If you recall my last post, I had just bumped into someone that I knew from years ago. He was completing his PhD and I was on a Masters course back in the UK at the time. Before I went home from another busy shift at work, I sat down to catch up on the past 8 years! His question was “So, when are you going to do a PhD?”, to which I replied “I’ve actually been thinking about that for the past six weeks, but how on earth do I manage it?”.
My initial concerns were financial and time. With mortgage and car payments to meet every month, I had to continue to work full-time. And with the horrible hours I was doing, there was no way of me seeing a way to complete a PhD, part-time, in six years! At that time, however, the options were laid out to me. If my work would let me stay on in a part-time capacity, and I made a successful proposal, there was a slight possibility of me obtaining a Scholarship at Heriot-Watt University. And…that’s what happened. Well, almost…because of the contracted hours within our Company, I worked what most normal people would consider full-time, and often added in 8 hours travel, per day, depending on where in the country I was working (I had eventually moved into a really good fun, and interesting Recruitment position within the brand I worked for)!
I had a nerve-wracking few weeks. Writing an academic proposal, on something that was important to me (people management in hospitality), how to word things appropriately after 8 years of studying, and trying to keep everything together whilst still managing, at that point, a full-time job. The purpose of the PhD was simple – to change my future, and career route. The topic was relatively easy to come up with – I thought about what irritated me in my job, and then decided to evaluate why these things happen, and would it be possible to contribute something to management practice at the end of it all? Surely!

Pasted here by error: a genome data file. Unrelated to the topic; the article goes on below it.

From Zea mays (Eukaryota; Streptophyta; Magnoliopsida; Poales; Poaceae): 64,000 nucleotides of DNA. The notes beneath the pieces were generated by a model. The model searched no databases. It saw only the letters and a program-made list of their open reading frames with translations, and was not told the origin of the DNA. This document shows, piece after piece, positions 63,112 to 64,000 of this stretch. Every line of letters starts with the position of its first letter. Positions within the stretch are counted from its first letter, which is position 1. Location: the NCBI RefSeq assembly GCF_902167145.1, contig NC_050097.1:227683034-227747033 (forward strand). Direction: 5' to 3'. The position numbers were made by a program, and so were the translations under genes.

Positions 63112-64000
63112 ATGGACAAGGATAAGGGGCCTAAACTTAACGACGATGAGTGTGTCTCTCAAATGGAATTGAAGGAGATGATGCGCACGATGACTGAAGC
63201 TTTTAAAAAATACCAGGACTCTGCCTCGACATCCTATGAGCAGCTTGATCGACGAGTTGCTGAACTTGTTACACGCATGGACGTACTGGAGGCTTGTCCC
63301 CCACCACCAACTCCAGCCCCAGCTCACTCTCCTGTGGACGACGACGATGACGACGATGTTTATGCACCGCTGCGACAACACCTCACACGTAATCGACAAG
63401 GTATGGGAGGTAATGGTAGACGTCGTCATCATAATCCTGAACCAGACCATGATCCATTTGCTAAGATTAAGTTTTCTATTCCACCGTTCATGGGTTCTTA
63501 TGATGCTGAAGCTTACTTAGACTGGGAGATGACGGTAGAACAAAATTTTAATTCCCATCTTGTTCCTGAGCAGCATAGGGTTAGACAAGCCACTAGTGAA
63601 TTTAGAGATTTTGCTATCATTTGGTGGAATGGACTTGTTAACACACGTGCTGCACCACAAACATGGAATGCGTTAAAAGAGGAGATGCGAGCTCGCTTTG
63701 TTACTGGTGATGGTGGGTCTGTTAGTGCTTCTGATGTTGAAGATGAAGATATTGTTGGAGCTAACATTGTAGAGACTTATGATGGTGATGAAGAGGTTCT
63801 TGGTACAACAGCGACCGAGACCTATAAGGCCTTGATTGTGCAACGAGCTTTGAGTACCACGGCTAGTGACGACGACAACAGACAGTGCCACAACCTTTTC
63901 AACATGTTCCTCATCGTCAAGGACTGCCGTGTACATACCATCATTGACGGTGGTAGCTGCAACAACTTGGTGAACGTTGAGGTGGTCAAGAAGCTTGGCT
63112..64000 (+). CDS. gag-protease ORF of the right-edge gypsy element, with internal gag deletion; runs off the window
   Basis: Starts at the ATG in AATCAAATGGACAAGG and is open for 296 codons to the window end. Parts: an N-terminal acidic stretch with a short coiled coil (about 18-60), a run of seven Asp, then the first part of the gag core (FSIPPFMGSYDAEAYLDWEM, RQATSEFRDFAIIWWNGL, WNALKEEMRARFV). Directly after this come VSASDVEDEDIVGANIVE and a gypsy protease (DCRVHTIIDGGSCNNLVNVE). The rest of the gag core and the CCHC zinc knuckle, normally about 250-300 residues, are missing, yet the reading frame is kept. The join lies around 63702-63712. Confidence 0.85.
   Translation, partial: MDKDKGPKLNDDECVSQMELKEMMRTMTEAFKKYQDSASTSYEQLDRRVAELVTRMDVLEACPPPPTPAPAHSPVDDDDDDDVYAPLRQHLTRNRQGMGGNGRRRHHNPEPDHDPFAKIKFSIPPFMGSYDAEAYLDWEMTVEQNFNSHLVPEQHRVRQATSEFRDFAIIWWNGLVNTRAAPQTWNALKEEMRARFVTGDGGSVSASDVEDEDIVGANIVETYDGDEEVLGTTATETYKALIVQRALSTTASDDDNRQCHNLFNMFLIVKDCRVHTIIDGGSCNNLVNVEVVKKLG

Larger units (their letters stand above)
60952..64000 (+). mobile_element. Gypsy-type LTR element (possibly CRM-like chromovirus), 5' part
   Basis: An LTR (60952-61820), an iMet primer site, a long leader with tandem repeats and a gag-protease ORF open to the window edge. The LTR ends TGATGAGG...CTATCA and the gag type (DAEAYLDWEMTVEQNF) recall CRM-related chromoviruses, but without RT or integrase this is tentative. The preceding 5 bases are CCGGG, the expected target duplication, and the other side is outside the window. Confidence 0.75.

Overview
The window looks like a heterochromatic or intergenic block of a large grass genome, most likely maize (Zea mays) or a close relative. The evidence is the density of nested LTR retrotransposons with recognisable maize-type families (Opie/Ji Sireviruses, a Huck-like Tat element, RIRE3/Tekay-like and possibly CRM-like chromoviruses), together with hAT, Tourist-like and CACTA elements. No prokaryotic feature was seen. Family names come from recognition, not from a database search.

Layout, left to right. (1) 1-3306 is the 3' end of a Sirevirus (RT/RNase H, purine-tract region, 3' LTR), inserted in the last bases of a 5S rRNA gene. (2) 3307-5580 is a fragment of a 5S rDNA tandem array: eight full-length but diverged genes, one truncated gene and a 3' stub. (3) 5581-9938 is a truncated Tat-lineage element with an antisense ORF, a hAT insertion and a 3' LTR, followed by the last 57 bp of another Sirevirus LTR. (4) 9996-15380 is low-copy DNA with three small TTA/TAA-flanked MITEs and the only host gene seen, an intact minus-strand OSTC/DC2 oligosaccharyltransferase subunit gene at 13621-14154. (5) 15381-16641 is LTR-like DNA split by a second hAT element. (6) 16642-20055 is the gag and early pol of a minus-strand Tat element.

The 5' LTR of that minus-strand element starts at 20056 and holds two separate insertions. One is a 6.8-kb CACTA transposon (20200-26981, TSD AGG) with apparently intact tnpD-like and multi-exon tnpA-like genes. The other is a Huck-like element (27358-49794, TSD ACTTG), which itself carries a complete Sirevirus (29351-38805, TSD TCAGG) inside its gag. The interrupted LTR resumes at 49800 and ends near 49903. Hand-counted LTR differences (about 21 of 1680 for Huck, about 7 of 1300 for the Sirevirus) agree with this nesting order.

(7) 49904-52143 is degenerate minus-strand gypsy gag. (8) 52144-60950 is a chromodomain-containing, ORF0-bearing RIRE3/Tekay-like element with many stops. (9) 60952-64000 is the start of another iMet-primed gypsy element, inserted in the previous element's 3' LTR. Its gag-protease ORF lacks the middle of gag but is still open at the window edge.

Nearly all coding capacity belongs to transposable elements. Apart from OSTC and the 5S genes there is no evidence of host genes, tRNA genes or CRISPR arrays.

The proposal was submitted. I attended the PhD interview. I got accepted, and offered scholarship. Now, the important thing to remember is that you need to check if your Institution would permit external work. I had to retain contacts in the hope of getting access to potential subjects for data collection. In the end, the company wouldn’t permit me…but it was fun when it lasted (most of the time). I’ll talk a bit more about how I managed my time, and study/work/teaching/marking schedule in one of my future posts. Can I add in though at this point, those who say that you can’t complete a PhD in less than 3 years need to rethink their planning? I was working and travelling each week, teaching, marking, and also taking on additional marking for extra cash. With good scheduling, and putting in effort, I managed to complete within 33 months, and pretty much had my Viva three years after the original start date (give or take a few days – I was on holiday the first couple of weeks after the PhD induction in 2012).
Picture by smlp.co.uk under CC license.